Don’t be cheap, be smart
Being cheap hurts. It hurts the earth, it hurts people, it hurts the economy, and it hurts you too. Ever think of the things you buy just because they are cheap, some of them you don’t even need?
Cheap products are usually a bad decision. To keep their products cheap, companies break environment guidelines, bribe officials to pass cheap unsafe materials, hire non-qualified people, exploit workers, use child labour or use hazardous materials in the product or in the packaging. These products not only harm consumers, they harm the image of one’s country as well, and this impacts its economy.
When it comes to abnoxious plastic, sure, it’s a valuable material of great use to mankind (duh) but the truth is that humans have got carried away with their love for plastic. Everything is plasticky nowadays. Even things that needn’t be. Take the bucket. I didn’t see anything wrong with say that steel bucket or mug we used not so very long ago. It lasted forever, so it was value for money. Plastic bags have flourished because consumers are too lazy to take along cloth bags and in any case why should they make the effort when the manufacturer provides a cheap alternative?
I was angry with myself for buying a cheap bottle of phynyl. There was something wrong with it, because it was difficult to open. Once I managed to get the lid open, I found I couldn’t hold it without spilling it. Bad buy.
This Diwali, I was shocked to see the plastic kandeels (lanterns) and decorations in the market. Everywhere I went I saw shiny plastic paper used indiscriminately. All very cheap ofcourse. Wonder what happened to good old paper and cloth. Sure, paper depletes the environment, but at least it’s biodegradable.
And why have people started to use plastic visiting cards? How much money are they saving?
It’s irritating to see companies giving away plastic items for free with their slow moving consumer goods. Do they expect us make a garland out of the plastic items and hang them as decorations? I mean, how much plastic can we take?
Video piracy and book piracy hurts the authors. It flourishes because we want to buy cheap, even if it is illegal and unethical. We don’t want to think that it deprives the owners of income, although if the shoe was ever on the other foot we would make a fuss. The argument often put forward is that well, if it wasn’t for pirated books and CDs people wouldn’t be able to buy them. We know that this is false logic, because people can always borrow. Ever wondered why (in India) we don’t have too many good libraries for books? Not even private ones? Well, who is going to go there when the majority of well-to-people buy pirated stuff off the streets? Yes, I have been guilty too, but I don’t do it now.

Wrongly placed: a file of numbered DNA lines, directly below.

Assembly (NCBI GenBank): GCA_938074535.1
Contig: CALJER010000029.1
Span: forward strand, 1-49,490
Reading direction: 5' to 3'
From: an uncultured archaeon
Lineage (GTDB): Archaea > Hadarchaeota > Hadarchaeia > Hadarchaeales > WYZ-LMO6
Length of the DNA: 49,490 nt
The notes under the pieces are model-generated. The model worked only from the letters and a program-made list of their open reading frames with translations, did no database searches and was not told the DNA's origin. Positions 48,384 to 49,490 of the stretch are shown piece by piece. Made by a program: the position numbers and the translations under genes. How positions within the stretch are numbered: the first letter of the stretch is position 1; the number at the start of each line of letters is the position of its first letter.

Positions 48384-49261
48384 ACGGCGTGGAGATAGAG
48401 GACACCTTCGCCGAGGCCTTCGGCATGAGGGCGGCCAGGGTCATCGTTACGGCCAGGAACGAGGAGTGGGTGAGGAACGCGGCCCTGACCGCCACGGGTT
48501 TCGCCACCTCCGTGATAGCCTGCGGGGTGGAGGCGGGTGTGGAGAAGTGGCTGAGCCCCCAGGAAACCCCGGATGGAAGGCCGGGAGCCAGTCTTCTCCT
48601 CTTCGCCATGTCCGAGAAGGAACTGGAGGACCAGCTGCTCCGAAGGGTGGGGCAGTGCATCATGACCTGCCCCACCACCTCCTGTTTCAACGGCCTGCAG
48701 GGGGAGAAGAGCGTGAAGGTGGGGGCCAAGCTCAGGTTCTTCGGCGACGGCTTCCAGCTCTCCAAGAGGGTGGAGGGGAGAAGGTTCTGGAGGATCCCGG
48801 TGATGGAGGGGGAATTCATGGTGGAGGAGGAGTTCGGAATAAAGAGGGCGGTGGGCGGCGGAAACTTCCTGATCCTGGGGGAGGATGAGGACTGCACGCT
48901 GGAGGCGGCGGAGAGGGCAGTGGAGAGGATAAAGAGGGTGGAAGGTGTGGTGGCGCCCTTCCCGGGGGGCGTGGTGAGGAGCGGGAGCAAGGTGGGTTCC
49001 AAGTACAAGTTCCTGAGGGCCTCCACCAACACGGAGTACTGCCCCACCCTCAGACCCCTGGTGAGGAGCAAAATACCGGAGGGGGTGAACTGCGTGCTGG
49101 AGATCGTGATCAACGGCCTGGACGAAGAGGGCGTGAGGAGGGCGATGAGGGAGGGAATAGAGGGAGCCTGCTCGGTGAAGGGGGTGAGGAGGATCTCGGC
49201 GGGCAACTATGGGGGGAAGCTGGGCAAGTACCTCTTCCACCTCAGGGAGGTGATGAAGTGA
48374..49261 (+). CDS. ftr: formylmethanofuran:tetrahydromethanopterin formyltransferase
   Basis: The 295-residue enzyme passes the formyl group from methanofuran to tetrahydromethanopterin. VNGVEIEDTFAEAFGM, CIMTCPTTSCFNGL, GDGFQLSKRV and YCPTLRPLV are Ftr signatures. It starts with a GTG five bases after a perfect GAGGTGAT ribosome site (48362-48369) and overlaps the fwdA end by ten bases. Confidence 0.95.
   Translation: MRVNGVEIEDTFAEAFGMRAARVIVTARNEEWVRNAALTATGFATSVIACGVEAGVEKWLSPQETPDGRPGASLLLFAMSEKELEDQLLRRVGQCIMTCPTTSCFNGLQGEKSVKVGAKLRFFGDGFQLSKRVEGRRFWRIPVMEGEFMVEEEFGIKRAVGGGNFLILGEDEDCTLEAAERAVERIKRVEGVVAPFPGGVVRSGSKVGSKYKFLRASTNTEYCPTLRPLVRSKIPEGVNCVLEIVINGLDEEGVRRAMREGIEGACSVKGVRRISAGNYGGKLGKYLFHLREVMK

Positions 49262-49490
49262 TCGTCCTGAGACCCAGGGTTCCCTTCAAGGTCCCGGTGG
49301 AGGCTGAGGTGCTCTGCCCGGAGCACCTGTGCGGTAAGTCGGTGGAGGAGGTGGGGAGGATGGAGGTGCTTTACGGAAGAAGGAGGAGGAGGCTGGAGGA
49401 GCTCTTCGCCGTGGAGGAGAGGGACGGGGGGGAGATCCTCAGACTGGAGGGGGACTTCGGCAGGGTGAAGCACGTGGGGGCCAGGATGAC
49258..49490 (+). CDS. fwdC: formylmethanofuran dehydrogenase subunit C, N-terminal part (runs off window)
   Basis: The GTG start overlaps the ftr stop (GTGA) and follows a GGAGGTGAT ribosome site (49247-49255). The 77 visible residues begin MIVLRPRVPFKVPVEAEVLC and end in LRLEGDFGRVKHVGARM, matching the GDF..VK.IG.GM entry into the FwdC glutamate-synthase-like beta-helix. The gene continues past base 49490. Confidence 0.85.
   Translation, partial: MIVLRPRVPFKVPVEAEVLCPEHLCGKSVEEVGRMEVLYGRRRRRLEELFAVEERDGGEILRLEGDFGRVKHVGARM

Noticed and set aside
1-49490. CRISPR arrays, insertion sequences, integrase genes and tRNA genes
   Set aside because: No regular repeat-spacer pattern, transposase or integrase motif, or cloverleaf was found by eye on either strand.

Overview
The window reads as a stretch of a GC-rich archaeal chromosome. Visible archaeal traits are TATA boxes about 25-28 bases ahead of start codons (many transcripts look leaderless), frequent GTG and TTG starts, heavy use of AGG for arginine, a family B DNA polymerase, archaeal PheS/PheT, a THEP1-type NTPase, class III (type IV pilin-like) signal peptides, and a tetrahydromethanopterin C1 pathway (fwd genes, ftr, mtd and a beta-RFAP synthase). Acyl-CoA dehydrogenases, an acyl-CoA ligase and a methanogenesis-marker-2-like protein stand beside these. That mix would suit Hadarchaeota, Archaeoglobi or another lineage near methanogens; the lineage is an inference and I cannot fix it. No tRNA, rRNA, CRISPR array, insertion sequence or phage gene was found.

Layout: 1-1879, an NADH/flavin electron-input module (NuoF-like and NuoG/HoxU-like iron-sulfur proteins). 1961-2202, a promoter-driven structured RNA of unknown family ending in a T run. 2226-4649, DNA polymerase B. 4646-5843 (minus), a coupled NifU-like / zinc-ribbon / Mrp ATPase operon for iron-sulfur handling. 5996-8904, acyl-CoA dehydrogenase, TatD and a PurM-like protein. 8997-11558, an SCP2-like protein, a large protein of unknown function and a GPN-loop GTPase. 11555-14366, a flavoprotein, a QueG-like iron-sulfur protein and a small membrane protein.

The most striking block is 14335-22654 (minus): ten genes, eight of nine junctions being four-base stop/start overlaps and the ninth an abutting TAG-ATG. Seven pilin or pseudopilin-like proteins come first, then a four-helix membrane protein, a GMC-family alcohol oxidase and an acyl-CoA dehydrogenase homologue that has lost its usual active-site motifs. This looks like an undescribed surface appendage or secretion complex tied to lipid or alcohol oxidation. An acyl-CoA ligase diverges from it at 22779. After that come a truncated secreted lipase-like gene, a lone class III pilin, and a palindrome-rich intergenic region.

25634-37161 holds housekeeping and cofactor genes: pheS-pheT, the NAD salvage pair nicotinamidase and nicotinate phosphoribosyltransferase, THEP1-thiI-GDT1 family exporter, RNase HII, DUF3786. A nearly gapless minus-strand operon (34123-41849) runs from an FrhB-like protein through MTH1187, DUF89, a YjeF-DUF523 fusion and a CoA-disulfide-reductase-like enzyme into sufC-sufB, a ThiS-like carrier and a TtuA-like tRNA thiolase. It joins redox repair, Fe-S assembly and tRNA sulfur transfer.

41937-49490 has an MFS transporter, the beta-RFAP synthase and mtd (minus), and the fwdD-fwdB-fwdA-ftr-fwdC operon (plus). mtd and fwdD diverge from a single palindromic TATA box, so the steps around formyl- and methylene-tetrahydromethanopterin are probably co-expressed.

There’s cheap food, and I don’t mean just the food on the streets. Cheap food might even be fresh if you are lucky, especially if it is cooked in front of your eyes, but remember that the cheapest ingredients go into it. Bad oil, often re-used, use of unpermitted colours, or too much of permitted colour and flavour, too much sugar and cancer causing packaging. You get what you pay for. Cheap for cheap. Cancer treatment is expensive though.
You can always make a healthy sandwich at home if you feel too lazy to cook.
Other food products, whether grains, masalas or packaged foods, can be harmful if you buy them cheap. Don’t think that that the tea powder which you can buy for half the price, or the aam ras (mango pulp) which is being sold for Rs 35/- a kg is actually what it says it is. Don’t be fooled into thinking that the affordable juice in cartons is actually fresh juice. Manufacturers add plenty of sugar and water to dilute and they make it from concentrate too. Real packaged juice costs much more. I prefer an orange.
Countries and economies suffer too for all of the above reasons, and more. At a broader level, you know what happened when companies started to offer cheap and easy loans. It didn’t just hurt people who took the loans, but also those who gave them. In India we didn’t get the brunt of it but we do have companies who send out goons to recover the loans they gave away so easily and so cheaply.
There’s cheap education. But good education does not come cheap. Ofcourse, the issue is a complex one and there is no one reason why our education policies need a re-think, and I have written about it here, here and here, but I do believe that the emphasis should be on quality, not quantity. True, it is not only money that influences quality, but being cheap can be harmful. Hiring teachers because they come cheap even if they are not qualified or capable, is just one example. Each teacher influences thousands of young impressionable minds, so just think of the harm that can be caused.
Ever had a bad experience yourself? Ever regretted buying cheap?
While each one of us can do our bit and try and not be cheap, it’s worth checking out this one organisation which I stumbled across. It’s mobilising consumers in a novel way, although not in India. It’s a great movement called carrot mob:
Carrotmob is a method of consumer activism that leverages consumer power to make the most socially-responsible business practices also the most profitable choices. Businesses compete with one another to see who can do the most good, and then a big mob of consumers buys products in order to reward whichever business made the strongest commitment to improve the world. It’s the opposite of a boycott.
This is an idea that should catch on in India, considering that we are fans of Gandhigiri. We can certainly do it because there are at least about 200 million of us who have sufficient money power to make a difference. If we come together we can make a difference to help the earth. And ourselves.
(Photos are by me an copywrited)
(Although I wrote this post, the idea came from Minal. She is a long time blog friend, who does not blog nowadays. Minal did the majority of the research for this article.)